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THE DEVELOPMENT OF RF SCHOLARS AND COMPLIANCE COMMITTEES FOR RF FINANCE INSTITUTIONS IN THE TWENTY-FIRST CENTURY

It is the author's deep-seated belief that the public and businesses in the West will gradually become greatly interested in real added value offered by the services and products of the new RF brand of banking. In addition, bankers will be drawn to the concept because it exercises prudence in financing by considering it a true investment and not a mere process to rent money, reduces overhead to a reasonable level, and keeps loan and lease losses to a minimum, and because RF banks deal with those people who are well known to the RF bankers who serve them in the local communities. Hence, the RF banker will be fulfilling the know-your-customer rule of banking and finance. All these and the trust of the community will expand the RF bank's business and increase its profitability. That is why it is important to prepare the groundwork, starting now, for this new brand of banking — RF banking.

My vision of the twenty-first-century Shari'aa Board for an RF bank will be renamed as a Shari'aa Advisory Committee, which will not only include Muslim scholars but also scholars from the Jewish, Christian, and other faith-based communities. The idea of a united Judeo-Christian-Islamic approach to RF banking will make it very attractive and highly credible.

The Shari'aa compliance officer, or the Shari'aa Advisory Committee supervisor, will ideally be a scholar who is trained in formal scholarly sciences in an accredited religious studies department at a major institution or seminary, such as Al-Azhar in Cairo, the Hawzah (means seminary) in Qum (Iran), the Hawzah in Al-Najaf (Iraq), International Islamic University in Pakistan, Aligarh University in India, King Abdul Azeez University in Jeddah, McGill University in Canada, Princeton University in New Jersey, or Claremont Graduate University in California. These graduates should not only be well versed in the Islamic law but also in the Jewish Bible, rabbinical laws and traditions, and in the Christian Bible(s) and traditions. These graduates should also have obtained a degree in economics, finance, and/or banking from an accredited university, making them well versed in banking and finance as well as religious law. It is true that it will take many years to achieve this, but the rewards will be worth the investment of time, money, and effort. This process is reminiscent of preparing securities lawyers in the United States. Securities lawyers specialize in the laws of the Securities and Exchange Commission (SEC) in the United States. Many of them start as graduates from universities in the fields of economics, business, or even in the sciences or in history. They often work as financial consultants or stockbrokers in an investment bank to gain hands-on experience for a few years, and then return to college to study for another advanced degree in law to qualify as a securities attorney.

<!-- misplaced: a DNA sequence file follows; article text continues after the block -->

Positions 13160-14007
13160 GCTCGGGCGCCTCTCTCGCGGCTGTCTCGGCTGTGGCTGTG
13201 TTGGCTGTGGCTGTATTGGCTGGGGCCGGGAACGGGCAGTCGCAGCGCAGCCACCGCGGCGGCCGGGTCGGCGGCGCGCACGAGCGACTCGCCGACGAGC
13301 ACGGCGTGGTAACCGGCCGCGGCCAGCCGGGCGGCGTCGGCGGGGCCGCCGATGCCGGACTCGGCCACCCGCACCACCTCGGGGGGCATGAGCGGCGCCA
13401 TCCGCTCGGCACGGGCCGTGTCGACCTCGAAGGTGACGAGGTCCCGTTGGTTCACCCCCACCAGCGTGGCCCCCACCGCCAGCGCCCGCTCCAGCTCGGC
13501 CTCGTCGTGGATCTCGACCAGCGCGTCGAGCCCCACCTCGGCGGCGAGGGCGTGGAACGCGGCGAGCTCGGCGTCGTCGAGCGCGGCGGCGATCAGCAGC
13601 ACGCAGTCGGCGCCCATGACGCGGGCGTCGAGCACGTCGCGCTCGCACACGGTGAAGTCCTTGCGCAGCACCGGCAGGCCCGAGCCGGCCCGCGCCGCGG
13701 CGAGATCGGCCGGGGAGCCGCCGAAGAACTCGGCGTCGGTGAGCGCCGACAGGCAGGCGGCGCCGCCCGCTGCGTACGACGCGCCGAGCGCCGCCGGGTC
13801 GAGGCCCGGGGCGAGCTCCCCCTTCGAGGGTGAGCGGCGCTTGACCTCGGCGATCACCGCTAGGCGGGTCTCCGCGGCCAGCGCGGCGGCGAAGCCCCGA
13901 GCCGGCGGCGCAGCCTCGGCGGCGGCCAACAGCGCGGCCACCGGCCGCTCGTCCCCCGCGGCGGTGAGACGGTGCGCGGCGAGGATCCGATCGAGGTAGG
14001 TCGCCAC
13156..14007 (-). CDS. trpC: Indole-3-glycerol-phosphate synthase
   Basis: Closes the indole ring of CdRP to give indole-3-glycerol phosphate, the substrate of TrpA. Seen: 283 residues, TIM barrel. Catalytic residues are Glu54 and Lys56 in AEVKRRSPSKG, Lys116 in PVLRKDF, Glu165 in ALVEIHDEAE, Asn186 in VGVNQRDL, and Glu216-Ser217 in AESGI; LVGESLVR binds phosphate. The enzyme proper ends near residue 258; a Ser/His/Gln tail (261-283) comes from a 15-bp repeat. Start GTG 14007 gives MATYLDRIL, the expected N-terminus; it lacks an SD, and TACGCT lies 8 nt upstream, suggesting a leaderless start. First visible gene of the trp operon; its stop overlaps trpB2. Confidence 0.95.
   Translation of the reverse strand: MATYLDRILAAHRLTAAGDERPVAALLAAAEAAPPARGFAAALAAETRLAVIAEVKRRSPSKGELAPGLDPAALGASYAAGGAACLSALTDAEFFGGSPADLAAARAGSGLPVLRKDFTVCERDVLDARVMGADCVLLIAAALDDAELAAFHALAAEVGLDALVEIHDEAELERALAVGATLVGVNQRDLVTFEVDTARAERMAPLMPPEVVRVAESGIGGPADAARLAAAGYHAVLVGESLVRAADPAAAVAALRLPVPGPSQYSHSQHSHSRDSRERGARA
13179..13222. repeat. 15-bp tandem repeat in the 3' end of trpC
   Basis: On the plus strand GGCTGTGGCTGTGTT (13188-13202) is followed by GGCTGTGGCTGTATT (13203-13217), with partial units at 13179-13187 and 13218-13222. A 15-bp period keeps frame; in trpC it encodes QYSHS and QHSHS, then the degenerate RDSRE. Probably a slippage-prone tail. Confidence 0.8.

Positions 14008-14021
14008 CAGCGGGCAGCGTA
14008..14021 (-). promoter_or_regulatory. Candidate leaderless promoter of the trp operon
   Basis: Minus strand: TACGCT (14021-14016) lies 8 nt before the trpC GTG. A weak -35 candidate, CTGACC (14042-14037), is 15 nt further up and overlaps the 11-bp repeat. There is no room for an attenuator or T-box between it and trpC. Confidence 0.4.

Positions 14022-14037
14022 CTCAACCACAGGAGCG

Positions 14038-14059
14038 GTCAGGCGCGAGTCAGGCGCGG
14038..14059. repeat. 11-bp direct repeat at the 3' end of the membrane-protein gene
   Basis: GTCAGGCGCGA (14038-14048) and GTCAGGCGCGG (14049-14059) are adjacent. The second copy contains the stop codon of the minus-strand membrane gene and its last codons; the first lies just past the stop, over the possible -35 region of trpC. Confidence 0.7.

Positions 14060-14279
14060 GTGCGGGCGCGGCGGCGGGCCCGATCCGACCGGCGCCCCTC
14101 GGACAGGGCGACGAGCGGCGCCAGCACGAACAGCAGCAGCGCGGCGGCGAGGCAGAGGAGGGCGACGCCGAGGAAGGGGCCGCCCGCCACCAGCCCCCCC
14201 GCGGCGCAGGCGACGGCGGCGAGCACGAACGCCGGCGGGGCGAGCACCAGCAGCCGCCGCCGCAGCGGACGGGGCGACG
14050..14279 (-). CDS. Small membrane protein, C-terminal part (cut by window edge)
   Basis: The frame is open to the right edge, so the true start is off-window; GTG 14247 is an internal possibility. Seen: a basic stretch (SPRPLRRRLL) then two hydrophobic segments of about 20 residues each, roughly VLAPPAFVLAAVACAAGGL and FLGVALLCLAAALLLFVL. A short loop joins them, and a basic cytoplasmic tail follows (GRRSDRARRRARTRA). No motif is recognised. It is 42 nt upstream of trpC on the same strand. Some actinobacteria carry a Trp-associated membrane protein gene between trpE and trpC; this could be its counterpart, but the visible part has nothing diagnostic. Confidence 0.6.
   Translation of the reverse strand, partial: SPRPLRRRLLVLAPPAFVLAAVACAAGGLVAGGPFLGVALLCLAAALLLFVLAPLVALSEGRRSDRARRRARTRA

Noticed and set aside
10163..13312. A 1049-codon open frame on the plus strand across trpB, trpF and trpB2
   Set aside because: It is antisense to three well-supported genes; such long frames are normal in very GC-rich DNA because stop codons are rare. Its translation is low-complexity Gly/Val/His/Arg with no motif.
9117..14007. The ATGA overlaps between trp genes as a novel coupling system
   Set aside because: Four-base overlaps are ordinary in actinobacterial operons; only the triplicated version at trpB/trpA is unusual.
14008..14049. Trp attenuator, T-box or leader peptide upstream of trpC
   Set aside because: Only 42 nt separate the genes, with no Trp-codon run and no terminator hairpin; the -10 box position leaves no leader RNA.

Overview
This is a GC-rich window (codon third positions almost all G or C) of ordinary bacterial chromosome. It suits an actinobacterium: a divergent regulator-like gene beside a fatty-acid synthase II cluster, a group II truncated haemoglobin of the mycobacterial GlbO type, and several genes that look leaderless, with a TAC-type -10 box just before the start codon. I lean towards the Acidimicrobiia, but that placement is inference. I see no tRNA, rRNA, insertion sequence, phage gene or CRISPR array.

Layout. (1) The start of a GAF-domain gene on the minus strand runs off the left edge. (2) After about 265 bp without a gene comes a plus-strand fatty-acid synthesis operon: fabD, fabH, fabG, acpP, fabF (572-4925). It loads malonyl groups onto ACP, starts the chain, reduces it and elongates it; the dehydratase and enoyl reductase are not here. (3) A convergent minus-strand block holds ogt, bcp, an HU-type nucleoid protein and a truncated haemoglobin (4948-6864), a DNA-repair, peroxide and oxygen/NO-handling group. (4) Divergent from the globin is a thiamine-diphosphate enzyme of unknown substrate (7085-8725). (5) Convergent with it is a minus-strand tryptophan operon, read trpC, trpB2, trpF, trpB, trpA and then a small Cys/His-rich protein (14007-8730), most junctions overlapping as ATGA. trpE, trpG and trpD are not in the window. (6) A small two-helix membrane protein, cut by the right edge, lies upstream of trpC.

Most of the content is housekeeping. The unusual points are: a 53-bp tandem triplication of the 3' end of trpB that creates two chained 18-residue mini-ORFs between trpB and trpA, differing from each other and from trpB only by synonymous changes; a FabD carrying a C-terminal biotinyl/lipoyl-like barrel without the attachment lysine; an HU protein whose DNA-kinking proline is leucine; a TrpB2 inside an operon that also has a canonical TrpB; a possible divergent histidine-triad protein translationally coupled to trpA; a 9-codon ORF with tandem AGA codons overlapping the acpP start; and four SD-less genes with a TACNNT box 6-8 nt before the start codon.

In addition to the requirements listed, an operating license in the field of compliance with the law (Shari'aa) should be made necessary, as is done when licensing a stockbroker, an attorney, or a medical doctor in the United States. There are currently a number of pseudo-regulatory organizations like the Accounting and Auditing Organization for Islamic Financial Institutions (AAOIFI) in Bahrain[1] and the Islamic Financial Services Board (IFSB) in Malaysia.[2] My vision for the process of producing the qualified RF scholar will be the same as that used to produce attorneys, medical doctors, and certified public accountants in the United States. It also involves annual or periodic renewal of licenses by conducting required examination to keep all of them informed of the latest regulations and developments in the field of RF banking in particular and banking and finance in general.

The Central Bank and the Regulatory Shari'aa Compliance Committee

To minimize confusion and conflicting opinions passed by different Shari'aa scholars and different Shari'aa compliance boards of different institutes, the Malaysian model of having one Shari'aa Board appointed, run, and supervised as an independent entity in the central bank of the country involved represents an attractive option to emulate. This central bank Shari'aa Compliance Board is responsible for issuing legal opinions and will be in charge of examining the RF bank's compliance in the same way all operating banks are examined for compliance by the central bank (or the Treasury Department's Office of the Comptroller of the Currency in the United States). However, in this case, testing and examining for compliance will be about adherence to the fatwas (edicts) and legal opinions that comply with Shari'aa as stipulated in the charter of the RF bank.

  • [1] Please visit their websites: aaoifi.com and IslamicBanking Network.com.
  • [2] Please visit their websites: ifsb.org and IslamicBanking Network.com.
 
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